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Article

Mortality Resulting from Undesirable Behaviours in Dogs Aged Three Years and under Attending Primary-Care Veterinary Practices in Australia

1
Sydney School of Veterinary Science, Faculty of Science, University of Sydney, Sydney, NSW 2006, Australia
2
School of Life and Environmental Sciences, Faculty of Science, University of Sydney, Sydney, NSW 2006, Australia
*
Author to whom correspondence should be addressed.
Academic Editor: Lori Kogan
Animals 2021, 11(2), 493; https://doi.org/10.3390/ani11020493
Received: 13 December 2020 / Revised: 28 January 2021 / Accepted: 1 February 2021 / Published: 13 February 2021
(This article belongs to the Section Human-Animal Interactions, Animal Behaviour and Emotion)
There is increasing evidence that undesirable behaviours (UBs) in dogs can compromise the welfare of both canine companions and their associated humans. Indeed, in a recent UK study of patient records from primary-care veterinary practices, UBs emerged as the predominant cause for mortality in young dogs. The current companion study of dogs attending veterinary practices in Australia from 2013 to 2018 reports a comparable proportion of mortality (29.7%) due to UBs among dogs aged three years and under. The most commonly reported UB was aggression. Neutered dogs and purebred dogs (and specifically Australian Cattle Dogs and American Staffordshire terriers) had an elevated risk of death ascribed to at least one UB. The risk factors associated with these UBs are also reported, including interventions applied by the attending clinician (if any). The results highlight the influence of UBs on dog welfare in Australia, and infer the benefits of educating dog owners and veterinary professionals in modifying and managing UBs.

Abstract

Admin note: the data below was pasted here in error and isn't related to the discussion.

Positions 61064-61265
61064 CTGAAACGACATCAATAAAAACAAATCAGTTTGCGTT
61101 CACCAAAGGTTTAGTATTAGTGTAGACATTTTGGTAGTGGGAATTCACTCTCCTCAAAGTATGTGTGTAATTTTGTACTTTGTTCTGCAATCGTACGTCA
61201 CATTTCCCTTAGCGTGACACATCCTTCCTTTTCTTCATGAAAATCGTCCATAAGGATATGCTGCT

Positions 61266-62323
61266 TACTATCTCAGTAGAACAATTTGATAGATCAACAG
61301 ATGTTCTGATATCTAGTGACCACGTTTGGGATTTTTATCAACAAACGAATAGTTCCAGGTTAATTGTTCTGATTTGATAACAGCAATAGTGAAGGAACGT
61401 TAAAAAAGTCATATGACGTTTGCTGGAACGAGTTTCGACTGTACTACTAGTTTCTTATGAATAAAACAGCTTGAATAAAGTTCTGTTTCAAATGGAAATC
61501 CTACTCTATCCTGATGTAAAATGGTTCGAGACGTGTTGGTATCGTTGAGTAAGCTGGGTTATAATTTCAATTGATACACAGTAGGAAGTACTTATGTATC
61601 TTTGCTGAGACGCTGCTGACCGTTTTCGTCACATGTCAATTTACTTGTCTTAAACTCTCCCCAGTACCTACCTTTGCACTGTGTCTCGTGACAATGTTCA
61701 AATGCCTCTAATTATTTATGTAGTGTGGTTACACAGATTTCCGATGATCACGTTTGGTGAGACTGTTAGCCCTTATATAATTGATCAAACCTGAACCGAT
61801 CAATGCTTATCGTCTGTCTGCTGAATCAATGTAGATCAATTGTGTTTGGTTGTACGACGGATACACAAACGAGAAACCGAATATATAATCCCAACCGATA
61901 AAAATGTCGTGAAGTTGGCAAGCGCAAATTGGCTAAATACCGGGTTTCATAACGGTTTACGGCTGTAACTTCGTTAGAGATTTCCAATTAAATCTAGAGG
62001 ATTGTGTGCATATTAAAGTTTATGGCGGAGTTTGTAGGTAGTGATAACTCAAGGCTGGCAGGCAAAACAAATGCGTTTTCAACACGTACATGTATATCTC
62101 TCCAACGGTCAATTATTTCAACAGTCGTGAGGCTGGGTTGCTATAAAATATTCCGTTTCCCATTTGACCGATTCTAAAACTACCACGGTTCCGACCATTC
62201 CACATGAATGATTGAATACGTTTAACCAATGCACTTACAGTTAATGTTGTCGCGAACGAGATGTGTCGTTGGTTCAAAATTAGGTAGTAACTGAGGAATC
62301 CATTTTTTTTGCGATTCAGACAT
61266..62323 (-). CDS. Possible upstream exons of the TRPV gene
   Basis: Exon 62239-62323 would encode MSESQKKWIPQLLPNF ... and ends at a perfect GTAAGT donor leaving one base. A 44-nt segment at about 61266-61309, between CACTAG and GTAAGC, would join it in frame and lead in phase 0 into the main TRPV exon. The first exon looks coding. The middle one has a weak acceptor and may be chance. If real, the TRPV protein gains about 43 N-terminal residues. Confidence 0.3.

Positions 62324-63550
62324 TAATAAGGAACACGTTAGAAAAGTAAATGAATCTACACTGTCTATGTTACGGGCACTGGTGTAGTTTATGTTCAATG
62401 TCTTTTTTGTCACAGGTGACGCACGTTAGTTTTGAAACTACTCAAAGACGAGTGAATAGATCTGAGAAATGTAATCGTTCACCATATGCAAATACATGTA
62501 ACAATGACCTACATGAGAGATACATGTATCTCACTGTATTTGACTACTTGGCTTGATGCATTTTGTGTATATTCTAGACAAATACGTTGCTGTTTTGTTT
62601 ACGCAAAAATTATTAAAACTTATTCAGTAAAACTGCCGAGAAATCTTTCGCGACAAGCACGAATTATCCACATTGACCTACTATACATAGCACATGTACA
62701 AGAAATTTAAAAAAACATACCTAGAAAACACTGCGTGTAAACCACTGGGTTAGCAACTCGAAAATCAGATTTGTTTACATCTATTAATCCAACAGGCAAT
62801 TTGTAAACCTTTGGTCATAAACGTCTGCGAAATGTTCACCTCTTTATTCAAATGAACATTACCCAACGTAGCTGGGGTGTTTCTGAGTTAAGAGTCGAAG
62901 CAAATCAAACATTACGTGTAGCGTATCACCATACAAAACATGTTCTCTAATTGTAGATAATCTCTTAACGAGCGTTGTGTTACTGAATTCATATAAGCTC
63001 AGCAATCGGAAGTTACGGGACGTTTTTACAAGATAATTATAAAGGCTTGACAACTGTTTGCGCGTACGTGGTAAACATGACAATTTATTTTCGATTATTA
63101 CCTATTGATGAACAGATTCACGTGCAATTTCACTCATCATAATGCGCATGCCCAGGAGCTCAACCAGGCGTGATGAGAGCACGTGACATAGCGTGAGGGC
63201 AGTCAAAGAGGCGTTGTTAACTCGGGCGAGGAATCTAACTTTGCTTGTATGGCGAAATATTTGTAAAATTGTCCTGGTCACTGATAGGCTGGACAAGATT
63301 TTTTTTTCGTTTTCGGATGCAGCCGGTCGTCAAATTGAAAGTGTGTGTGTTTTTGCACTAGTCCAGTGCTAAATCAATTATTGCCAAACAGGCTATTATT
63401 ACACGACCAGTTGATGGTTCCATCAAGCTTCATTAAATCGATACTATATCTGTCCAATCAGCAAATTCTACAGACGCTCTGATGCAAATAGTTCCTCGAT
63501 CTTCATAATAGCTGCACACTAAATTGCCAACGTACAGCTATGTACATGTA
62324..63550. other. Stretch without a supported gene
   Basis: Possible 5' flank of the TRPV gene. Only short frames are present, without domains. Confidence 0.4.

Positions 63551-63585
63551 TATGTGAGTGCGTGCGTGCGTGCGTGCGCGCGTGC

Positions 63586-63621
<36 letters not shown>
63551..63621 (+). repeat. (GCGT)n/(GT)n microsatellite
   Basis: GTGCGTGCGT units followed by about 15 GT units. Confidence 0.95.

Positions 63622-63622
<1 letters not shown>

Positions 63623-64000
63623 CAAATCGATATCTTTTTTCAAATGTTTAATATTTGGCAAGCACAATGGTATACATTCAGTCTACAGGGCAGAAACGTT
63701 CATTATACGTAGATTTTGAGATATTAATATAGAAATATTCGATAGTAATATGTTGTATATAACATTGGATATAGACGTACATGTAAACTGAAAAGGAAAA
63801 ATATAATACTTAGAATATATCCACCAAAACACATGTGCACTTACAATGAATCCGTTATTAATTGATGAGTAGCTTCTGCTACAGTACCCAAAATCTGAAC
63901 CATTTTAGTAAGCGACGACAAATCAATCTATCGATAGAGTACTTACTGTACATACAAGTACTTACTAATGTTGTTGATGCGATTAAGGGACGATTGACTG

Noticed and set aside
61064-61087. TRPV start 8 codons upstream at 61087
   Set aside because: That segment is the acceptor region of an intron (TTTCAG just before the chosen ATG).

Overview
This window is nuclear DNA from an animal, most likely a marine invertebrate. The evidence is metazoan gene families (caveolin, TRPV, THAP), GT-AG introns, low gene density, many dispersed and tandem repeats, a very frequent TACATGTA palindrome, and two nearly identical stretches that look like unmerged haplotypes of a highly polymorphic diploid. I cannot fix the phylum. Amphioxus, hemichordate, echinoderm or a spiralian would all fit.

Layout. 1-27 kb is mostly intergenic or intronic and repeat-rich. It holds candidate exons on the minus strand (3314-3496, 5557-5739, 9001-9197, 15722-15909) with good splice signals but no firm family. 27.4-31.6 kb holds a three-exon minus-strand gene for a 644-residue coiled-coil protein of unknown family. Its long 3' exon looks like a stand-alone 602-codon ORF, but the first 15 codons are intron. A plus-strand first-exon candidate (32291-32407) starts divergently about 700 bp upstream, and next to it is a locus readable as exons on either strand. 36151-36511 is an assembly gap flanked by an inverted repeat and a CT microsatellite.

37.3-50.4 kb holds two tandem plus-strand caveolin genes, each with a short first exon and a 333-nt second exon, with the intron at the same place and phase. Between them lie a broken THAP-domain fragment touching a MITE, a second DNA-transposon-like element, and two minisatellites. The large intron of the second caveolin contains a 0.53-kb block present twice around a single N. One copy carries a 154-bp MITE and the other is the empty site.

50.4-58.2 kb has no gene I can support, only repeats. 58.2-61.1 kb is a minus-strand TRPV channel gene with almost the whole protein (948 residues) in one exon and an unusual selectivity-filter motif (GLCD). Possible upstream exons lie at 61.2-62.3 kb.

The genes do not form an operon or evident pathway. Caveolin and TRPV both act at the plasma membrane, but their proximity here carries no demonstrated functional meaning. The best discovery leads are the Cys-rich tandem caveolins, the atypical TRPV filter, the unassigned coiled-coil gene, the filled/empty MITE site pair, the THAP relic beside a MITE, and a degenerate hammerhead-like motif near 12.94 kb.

There is increasing evidence that undesirable behaviours (UBs) in dogs can compromise the welfare of both canine companions and their carers. Veterinarians are regularly consulted about affected animals and may be asked to euthanase the more severely affected individuals. A recent study of veterinary records showed that UBs were the predominant cause of mortality in young dogs in the UK. This companion study from Australia reports the proportion of mortality due to UBs among dogs aged three years and under that attended veterinary practices from 2013 to 2018. Deidentified patient records were extracted from the VetCompass Australia database and manually assessed to reveal the prevalence and type of UBs reported. The results reveal that 29.7% of the 4341 dogs that died at three years of age or under had deaths ascribed to at least one UB, and that the most commonly reported UB was aggression. Neutered dogs had 2.5× the odds of death due to an UB compared to intact dogs, and crossbred dogs were found to have 1.43× the odds of a UB related death compared to purebred dogs. The breeds at highest risk were Australian cattle dogs (odds ratio (OR) 4.77) and American Staffordshire terriers (OR 4.69). The attending veterinarian referred behaviour cases to a behaviourist or dog trainer in 11.0% of all UB cases, and attempted pharmacological therapy in 5.9% of cases. The results reveal how often UBs affect dogs and their owners in Australia, and infer the beneficial impact that educating dog owners and veterinary professionals in modifying and managing UBs may have.